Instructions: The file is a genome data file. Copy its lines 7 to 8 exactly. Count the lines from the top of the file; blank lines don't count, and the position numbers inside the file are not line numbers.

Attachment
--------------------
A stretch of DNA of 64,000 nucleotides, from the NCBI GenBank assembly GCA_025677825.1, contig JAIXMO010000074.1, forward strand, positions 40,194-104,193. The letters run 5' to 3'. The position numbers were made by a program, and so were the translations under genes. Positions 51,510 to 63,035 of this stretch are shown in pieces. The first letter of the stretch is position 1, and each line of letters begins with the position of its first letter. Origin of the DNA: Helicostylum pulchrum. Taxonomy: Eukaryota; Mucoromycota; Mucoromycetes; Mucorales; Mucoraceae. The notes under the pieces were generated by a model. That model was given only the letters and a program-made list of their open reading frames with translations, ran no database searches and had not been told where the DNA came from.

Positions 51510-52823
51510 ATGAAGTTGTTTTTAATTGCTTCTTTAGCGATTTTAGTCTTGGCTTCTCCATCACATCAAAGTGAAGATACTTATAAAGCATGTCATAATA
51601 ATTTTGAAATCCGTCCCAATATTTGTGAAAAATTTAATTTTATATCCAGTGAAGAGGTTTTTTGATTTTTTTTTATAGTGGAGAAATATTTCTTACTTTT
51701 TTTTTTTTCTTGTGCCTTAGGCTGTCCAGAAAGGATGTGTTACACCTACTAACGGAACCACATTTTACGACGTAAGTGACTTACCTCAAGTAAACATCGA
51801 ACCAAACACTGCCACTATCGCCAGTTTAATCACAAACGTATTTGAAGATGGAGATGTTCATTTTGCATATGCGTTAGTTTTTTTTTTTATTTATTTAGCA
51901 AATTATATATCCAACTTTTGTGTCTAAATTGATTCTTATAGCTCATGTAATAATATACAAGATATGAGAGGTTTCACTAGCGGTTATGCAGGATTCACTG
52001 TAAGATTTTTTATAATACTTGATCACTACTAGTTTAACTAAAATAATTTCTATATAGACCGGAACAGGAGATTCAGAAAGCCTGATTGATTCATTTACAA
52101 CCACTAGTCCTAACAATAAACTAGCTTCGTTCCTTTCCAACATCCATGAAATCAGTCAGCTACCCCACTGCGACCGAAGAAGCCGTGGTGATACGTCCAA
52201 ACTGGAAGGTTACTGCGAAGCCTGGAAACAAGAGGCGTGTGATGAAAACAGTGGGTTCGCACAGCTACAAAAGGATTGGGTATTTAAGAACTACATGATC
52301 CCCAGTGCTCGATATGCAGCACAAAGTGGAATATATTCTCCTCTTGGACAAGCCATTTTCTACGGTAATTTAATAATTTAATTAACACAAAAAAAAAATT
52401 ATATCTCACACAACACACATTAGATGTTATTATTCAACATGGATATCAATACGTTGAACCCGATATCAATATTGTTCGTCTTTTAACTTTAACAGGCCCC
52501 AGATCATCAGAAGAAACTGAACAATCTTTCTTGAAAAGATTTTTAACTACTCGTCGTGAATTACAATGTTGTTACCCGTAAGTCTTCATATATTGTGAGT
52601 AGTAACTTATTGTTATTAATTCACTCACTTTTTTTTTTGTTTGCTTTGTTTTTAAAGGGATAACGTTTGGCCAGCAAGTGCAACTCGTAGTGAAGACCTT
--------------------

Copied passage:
51901 AATTATATATCCAACTTTTGTGTCTAAATTGATTCTTATAGCTCATGTAATAATATACAAGATATGAGAGGTTTCACTAGCGGTTATGCAGGATTCACTG
52001 TAAGATTTTTTATAATACTTGATCACTACTAGTTTAACTAAAATAATTTCTATATAGACCGGAACAGGAGATTCAGAAAGCCTGATTGATTCATTTACAA